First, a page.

The wide diversity of independent businesses also helps to shape the unique character of a community. Not only does this make the local area more attractive and engaging for residents, but also more appealing to tourists. I observed this benefit first-hand during a weekend road trip to Seattle, Washington. One evening, we ate dinner at Spinasse in the Capitol Hill neighbourhood, which Seattle magazine has called one of the seven best restaurants that define Seattle dining today. Sitting at the bar, we savoured the traditional Italian cuisine while watching the artistry involved in making handmade pasta in the open kitchen. After dinner, we walked to a local watering hole called Tavern Law, where the upstairs lounge recently made GQ magazine’s list of the 25 best cocktail bars in America. Of note, their bar staff will create a drink off the menu based on any theme you provide – we were thoroughly impressed with their take on “tangerine dream” and “tropical jack fruit.” These types of experiences can help to make your trip more memorable. They can also shape how you see and value your own community’s character after you return home.
Shopping locally is not without its challenges, however. Perhaps the most significant of which is price. The same product will often cost more at a locally-owned business than at a large corporate chain. Bigger retailers can leverage economies of scale to source, distribute, market and sell their goods at a lower price than small, independent stores. This cost advantage is even more pronounced for big online retailers like Amazon. For many routine purchases, the lower prices provided by the big chains will trump all the benefits offered by locally owned stores.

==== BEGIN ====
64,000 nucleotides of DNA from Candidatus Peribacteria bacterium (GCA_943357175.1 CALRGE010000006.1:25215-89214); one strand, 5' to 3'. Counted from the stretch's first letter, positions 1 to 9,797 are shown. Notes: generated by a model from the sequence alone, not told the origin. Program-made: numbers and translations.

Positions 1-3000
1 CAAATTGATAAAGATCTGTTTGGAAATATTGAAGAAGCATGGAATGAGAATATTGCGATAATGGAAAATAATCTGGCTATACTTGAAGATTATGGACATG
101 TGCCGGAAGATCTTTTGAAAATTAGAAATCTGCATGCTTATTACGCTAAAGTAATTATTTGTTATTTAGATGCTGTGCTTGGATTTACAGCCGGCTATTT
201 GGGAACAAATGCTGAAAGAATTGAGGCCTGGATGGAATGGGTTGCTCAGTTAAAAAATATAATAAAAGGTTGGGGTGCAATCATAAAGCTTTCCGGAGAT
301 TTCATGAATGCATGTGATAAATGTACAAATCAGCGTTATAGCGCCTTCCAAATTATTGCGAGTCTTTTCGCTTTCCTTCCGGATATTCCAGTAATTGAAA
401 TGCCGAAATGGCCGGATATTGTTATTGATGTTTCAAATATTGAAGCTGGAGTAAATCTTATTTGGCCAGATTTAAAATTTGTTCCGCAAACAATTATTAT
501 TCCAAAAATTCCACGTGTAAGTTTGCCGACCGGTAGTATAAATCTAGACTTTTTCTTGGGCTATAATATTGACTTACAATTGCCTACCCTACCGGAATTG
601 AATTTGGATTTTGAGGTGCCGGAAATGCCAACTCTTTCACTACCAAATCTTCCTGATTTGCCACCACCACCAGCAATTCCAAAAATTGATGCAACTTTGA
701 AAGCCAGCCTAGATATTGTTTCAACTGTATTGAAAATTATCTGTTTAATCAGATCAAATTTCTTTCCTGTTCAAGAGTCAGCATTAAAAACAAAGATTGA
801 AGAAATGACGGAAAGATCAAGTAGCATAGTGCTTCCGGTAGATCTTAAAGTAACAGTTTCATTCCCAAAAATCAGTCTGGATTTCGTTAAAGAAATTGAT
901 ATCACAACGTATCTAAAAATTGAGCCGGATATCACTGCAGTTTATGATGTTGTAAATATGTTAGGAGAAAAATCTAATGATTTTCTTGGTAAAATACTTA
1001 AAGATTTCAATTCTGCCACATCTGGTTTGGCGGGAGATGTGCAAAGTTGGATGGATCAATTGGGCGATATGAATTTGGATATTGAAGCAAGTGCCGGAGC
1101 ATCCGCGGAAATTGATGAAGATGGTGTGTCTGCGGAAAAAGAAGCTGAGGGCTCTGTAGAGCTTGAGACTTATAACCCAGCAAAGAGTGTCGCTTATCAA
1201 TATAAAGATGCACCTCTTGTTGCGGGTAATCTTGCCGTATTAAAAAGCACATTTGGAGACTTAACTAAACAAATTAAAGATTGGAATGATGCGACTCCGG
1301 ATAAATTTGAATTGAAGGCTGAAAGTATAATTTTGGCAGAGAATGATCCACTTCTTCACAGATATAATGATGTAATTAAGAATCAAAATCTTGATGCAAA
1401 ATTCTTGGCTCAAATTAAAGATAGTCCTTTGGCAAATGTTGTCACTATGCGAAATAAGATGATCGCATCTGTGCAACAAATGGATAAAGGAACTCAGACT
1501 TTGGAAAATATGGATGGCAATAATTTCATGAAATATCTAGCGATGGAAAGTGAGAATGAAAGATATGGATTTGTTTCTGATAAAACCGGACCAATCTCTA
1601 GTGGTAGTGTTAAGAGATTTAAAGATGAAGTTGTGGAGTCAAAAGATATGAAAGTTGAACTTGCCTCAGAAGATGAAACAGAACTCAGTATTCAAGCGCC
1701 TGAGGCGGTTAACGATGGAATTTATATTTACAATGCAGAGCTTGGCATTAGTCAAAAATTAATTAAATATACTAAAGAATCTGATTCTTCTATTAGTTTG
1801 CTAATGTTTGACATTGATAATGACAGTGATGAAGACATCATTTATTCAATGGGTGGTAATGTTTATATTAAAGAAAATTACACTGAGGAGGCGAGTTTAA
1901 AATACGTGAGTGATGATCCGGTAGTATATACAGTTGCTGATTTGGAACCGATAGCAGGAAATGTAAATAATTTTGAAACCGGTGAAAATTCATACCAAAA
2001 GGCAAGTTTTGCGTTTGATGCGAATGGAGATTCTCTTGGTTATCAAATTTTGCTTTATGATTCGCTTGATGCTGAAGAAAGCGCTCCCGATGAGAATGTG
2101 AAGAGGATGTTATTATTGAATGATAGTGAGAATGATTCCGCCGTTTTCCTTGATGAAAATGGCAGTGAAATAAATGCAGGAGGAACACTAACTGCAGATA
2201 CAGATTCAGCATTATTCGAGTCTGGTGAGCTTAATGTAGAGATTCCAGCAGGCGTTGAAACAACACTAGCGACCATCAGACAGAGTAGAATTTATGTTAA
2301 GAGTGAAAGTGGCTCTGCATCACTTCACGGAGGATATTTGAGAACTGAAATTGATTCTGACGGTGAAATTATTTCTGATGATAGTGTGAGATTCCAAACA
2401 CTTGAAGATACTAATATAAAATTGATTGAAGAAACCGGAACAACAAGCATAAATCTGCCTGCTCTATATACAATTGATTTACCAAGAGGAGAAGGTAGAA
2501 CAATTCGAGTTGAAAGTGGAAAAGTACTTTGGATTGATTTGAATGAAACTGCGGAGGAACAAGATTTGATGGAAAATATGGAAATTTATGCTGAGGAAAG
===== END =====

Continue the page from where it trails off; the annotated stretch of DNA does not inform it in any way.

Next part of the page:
Time constraints pose another challenge to shopping locally. It can take much longer to visit a number of small specialty shops than to do all your shopping at one large retailer. While public markets and other centralized areas can make it more convenient to buy from a range of local retailers, these places are not yet widespread and can have limited hours of operation. After a long day at work, it can be more convenient to shop at a nearby Safeway that’s open late than to travel across town to a public market that closes at six.
The major corporate chains can often provide consumers with products at lower prices and with one-stop convenience. These factors can be the sole arbitrator in many of our purchasing decisions. However, when you consider the quality of customer service, the diversity of specialized products, and the unique experiences provided by locally owned businesses, you may find it’s worth the extra effort and money to buy locally. As with many things in life, the key is to find a balance that works for you.
Benefits of Buying Locally
- Locally owned businesses provide a greater economic benefit to a local economy since more money is spent on local labour, as well as goods and services sourced from local suppliers.
- Profits accrue to local owners rather than flow to out-of-town corporate headquarters.
- Since more money is kept within the local economy, more taxes are generated for local and provincial governments to help serve the local region.
- Local businesses typically employ more people locally than corporate chains (per dollar of revenue) since there are no headquarters staff.
- Locally owned businesses often provide better wages and benefits to their employees.
- Local businesses tend to contribute more to local charities, sports teams, and community events and groups.
- The diversity of independent businesses helps to shape the unique character and image of a community.
- This can also boost community pride amongst residents, which can increase civic engagement and build a sense of belonging within the community.
- Locally owned businesses are more likely to use local suppliers, which reduces the environmental impacts associated with shipping goods from distant locations.
- Local businesses require less land, roads and other infrastructure to generate the equivalent economic output as larger retailers.
- They also promote a more compact, walkable community with less urban sprawl and congestion.